Uterine rupture is a rare but nevertheless potentially catastrophic complication that can occur in pregnancy.
The incidence rate in pregnancy is 0.05% 6.
The most common cause (>90%) of uterine rupture is an old Cesarean section scar. Uterine rupture may be limited to dehiscence of the ends of the Cesarean scar with an intact overlying serosal layer. A full-thickness uterine rupture with direct communication of the uterine and peritoneal cavities results in massive hemoperitoneum, and carries high fetal and maternal morbidity and mortality. Classic scars are more likely to rupture before labor, whereas lower uterine segment scars tend to rupture after labor.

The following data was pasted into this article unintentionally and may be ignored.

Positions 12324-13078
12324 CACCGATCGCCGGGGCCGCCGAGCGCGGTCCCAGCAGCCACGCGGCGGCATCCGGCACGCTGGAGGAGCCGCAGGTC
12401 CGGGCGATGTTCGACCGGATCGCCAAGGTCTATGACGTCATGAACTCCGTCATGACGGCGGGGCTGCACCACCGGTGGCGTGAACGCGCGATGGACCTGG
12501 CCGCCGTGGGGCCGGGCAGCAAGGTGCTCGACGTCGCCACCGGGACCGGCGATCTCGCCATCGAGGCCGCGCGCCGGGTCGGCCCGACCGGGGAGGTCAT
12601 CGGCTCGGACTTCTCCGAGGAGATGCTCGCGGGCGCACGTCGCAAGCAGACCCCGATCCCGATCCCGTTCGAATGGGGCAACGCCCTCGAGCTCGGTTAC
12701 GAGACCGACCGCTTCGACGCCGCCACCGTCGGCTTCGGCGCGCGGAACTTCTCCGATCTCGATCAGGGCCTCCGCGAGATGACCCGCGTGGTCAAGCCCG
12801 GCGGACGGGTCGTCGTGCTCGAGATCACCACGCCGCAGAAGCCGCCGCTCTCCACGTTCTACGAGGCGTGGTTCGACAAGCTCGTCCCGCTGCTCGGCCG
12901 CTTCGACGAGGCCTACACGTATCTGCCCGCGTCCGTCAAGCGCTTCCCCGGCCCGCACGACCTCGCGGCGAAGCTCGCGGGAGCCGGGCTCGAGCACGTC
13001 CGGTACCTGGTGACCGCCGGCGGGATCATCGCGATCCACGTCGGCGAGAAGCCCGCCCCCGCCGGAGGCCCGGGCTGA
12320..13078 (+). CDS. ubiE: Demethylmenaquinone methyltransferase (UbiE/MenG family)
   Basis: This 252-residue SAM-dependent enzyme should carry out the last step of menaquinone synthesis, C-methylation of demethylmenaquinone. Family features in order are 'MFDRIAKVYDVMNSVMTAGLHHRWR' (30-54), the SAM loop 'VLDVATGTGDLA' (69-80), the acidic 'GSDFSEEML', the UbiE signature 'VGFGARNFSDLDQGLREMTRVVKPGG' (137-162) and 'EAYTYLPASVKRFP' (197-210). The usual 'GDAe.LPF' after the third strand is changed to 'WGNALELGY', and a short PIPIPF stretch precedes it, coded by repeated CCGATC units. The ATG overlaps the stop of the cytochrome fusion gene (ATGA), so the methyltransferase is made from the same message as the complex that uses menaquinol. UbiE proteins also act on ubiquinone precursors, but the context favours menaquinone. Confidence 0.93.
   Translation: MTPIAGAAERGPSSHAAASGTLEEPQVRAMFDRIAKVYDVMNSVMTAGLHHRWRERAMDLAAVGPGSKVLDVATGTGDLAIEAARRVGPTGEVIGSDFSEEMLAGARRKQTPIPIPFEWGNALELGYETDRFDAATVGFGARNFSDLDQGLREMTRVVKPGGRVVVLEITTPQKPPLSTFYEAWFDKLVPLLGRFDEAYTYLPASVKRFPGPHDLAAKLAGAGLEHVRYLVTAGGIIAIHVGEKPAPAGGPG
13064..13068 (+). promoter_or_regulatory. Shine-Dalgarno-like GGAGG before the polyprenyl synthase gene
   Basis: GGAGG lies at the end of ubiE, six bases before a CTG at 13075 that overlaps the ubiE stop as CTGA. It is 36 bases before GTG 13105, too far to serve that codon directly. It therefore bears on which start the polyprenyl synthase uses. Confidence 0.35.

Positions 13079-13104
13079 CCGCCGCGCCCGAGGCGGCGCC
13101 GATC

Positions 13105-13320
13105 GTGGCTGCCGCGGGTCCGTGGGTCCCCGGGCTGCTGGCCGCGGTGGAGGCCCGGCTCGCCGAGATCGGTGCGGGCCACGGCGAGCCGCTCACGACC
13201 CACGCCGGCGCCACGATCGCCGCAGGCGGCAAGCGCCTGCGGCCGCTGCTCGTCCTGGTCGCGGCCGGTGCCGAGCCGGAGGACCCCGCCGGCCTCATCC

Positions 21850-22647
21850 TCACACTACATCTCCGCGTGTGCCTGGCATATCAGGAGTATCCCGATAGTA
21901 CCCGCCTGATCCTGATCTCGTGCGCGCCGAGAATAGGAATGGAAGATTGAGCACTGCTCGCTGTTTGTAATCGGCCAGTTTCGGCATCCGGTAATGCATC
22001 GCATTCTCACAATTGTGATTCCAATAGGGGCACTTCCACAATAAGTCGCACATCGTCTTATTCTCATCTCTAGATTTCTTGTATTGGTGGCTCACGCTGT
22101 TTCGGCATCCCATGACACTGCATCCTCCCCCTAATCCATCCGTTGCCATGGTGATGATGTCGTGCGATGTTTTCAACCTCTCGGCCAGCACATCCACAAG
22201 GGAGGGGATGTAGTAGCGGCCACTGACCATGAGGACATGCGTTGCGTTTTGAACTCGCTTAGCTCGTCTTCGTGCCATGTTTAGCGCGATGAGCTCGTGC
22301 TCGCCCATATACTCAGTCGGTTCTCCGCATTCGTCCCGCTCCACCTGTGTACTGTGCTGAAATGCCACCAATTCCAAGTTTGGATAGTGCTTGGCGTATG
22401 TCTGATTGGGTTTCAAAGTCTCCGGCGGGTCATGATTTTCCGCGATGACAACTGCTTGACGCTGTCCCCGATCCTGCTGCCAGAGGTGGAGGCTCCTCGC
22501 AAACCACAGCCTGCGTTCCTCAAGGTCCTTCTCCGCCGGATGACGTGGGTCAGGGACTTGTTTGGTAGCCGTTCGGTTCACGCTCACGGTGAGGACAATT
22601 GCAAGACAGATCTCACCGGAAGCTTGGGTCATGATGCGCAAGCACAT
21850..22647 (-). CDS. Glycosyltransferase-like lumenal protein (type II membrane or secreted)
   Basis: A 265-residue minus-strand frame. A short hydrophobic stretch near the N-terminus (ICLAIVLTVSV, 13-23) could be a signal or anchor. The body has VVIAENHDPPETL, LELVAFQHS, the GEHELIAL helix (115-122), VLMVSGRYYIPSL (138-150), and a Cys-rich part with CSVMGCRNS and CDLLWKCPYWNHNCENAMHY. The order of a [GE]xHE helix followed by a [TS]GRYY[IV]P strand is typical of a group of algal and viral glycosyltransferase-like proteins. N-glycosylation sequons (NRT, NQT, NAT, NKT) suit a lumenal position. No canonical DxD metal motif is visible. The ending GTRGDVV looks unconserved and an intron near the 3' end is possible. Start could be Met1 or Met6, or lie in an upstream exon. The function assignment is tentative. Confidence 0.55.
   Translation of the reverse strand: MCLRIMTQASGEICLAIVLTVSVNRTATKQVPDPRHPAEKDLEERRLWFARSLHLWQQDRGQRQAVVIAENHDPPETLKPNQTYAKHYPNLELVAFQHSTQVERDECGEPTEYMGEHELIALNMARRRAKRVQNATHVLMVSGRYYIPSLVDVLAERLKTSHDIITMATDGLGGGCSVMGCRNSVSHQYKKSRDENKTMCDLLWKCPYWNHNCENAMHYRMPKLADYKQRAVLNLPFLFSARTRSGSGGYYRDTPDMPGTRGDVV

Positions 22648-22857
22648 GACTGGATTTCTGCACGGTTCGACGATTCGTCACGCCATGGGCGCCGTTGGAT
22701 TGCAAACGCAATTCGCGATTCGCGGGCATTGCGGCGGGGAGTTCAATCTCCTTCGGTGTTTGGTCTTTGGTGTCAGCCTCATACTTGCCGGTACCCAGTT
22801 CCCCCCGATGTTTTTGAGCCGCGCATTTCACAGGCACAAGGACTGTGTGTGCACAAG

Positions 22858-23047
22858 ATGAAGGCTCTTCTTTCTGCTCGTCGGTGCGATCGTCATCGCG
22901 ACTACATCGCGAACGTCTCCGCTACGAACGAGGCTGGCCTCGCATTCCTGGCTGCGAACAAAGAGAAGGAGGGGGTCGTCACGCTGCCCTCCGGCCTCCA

In general uterine ruptures tend to favor the anterior lower uterine segment, especially when associated with pregnancy.
Reported sonographic signs of uterine rupture include:
- identification of the protruding portion of the amniotic sac
- endometrial or myometrial defect
- intraperitoneal fetal parts
- extrauterine hematoma
- hemoperitoneum or free fluid
Multiplanar MR imaging offers a comprehensive assessment of the uterine wall and the peritoneal cavity.
Treatment and prognosis
Uterine rupture is most often an obstetric emergency (especially if associated with pregnancy). Hysterectomy is often required as part of management.
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- 6. Eurorad teaching files : Case 9132